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Hey Everybody! We Went to a Wedding in Holland. Isn't that Weird?

In case you are wondering what the title of this post is all about, here you go.

Despite the silly stereotype, we met some of the nicest people in Holland while attending Henk Jan and Fleur's wedding as we were fortunate to meet and get to know their family and friends (some of whom were from Switzerland, too).

So, how does a Dutch Wedding compare to one in the US? Let's review...

It started at at 11AM at a church in Borger.

Waiting for a Wedding

The bride and groom arrived by convertible BMW.

We greeted them and then filed into church, accompanied by lovely Alphorn music. Maybe not so Dutch, but definitely Swiss. The bride and groom currently live and work in Switzerland, so that explains the choice of music and the "Welcome to the Swissies" banner greeting them at the reception site.

The ceremony was performed in Dutch but, in the recap given by our new friends, we learned that it was mostly a civil ceremony that recapped the story of the lives of the bride and groom and how they met. The officiant must have told some good jokes, though, as there were many laughs and smiles.

The Ceremony

The parts that we did understand included an exchange of wedding rings (the Dutch wear them on the right hand)...

The Rings

...and, of course, a kiss to seal the deal.

The Kiss

After the ceremony, we all gave our congratulations to the bride and groom, including the "Dutch Triple Kiss". We then made our way outside where the betrothed thanked the Alphorn players and then gave the instruments a try for themselves. Not too bad!

And then, with rose petals and bubbles, we saw them off.

We all made our way to the Herberg De Blankehoeve for the reception. We had a bit of beer and wine and a light lunch while we admired the groom's wardrobe, including a shirt with the new initials of his bride...

Wardrobe: Monogram

...and fantastic new wooden glasses. No wooden shoes, though. Dang!

Wardrobe: Wooden Glasses

After lunch, they thanked us all for attending with a champagne toast...


And then cut and shared their cake.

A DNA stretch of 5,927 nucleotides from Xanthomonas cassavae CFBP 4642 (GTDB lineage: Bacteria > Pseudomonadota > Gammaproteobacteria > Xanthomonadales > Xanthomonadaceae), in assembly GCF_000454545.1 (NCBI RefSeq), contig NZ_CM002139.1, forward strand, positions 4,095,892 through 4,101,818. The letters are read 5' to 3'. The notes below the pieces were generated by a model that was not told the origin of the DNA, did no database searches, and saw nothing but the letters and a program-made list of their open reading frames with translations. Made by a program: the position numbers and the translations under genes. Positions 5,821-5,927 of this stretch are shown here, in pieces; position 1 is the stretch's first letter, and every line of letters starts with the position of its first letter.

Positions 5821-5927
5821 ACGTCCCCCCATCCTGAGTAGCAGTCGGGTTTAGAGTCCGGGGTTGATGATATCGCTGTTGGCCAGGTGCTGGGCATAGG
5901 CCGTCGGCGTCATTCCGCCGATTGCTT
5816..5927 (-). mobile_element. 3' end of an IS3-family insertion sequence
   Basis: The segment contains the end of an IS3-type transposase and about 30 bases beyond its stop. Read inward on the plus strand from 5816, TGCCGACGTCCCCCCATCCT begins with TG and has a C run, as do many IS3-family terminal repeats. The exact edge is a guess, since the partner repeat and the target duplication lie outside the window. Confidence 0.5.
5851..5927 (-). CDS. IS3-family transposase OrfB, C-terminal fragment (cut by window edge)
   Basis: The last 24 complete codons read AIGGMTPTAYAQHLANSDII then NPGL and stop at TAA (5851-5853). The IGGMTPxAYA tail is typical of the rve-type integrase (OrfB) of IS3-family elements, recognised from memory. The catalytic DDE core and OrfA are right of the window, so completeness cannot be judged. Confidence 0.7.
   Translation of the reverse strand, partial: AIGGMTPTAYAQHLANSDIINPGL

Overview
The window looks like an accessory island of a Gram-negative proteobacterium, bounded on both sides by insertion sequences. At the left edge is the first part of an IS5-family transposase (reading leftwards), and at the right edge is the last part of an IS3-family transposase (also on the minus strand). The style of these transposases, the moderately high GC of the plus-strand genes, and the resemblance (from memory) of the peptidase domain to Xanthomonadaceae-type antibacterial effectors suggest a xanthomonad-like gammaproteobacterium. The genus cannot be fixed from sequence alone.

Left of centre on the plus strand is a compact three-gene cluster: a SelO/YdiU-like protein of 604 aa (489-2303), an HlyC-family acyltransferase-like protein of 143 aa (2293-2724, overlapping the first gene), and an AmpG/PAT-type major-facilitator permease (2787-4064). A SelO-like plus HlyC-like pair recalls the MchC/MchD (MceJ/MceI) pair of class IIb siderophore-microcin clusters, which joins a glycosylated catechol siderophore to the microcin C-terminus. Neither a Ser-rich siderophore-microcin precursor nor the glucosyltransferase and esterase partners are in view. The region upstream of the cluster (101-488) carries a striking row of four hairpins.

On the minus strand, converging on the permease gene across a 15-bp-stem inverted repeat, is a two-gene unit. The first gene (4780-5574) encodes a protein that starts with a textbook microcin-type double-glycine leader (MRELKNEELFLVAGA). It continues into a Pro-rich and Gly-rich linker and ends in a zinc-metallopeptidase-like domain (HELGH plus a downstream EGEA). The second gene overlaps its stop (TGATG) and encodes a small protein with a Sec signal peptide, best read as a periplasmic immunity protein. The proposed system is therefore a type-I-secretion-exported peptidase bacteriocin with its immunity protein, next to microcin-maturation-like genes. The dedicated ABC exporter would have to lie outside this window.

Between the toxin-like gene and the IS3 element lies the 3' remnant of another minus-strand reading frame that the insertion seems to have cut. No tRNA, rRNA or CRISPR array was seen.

Cake Cutting

A bit later, Harma, the groom's sister, presented a recipe book with pages from each guest to the new couple. Our contribution - chicken fajitas - will hopefully remind Henk Jan of his time in Arizona where we got to know him. No idea what the flags were about, though...


After more drinking and socializing, it was time for dinner. I enjoyed some fish from the North Sea and Ellen had some delicious duck. Thanks again to our new friends for translating the menu.


Toasts were given by Petra, the Maid of Honor and Jan Willem, the Best Man.

Toast from Petra Toast from Jan Willem

And with that, the DJ fired up the speakers and the party began in earnest.

First Dance...

First Dance

Conga Line...

Conga Line

and Bouquet Toss.

Bouquet Toss

Not so dissimilar from a US wedding, no? A majority of the tunes emanating from the dance floor were the latest hits, too. We felt right at home.

There was one particularly Dutch custom that we especially loved though. Throughout the night, some relative or another would pull out a song that they had written for the bride and groom. It would be a familiar tune with altered lyrics that they would pass out to the crowd. Of course, these were mostly in Dutch, so we just sang along like we knew what we were doing.

The party finally stopped in the wee hours of the morning and it was 2:30AM when we finally fell into bed back at the hotel. Good fun!

Thanks again Henk Jan and Fleur for the great party. Here's to you!



  1. Very accurate report of the wedding! Thanks for your contribution to this wonderfull day. You were great company.


  2. by the way, did you already have your curry wurst in Berlin?


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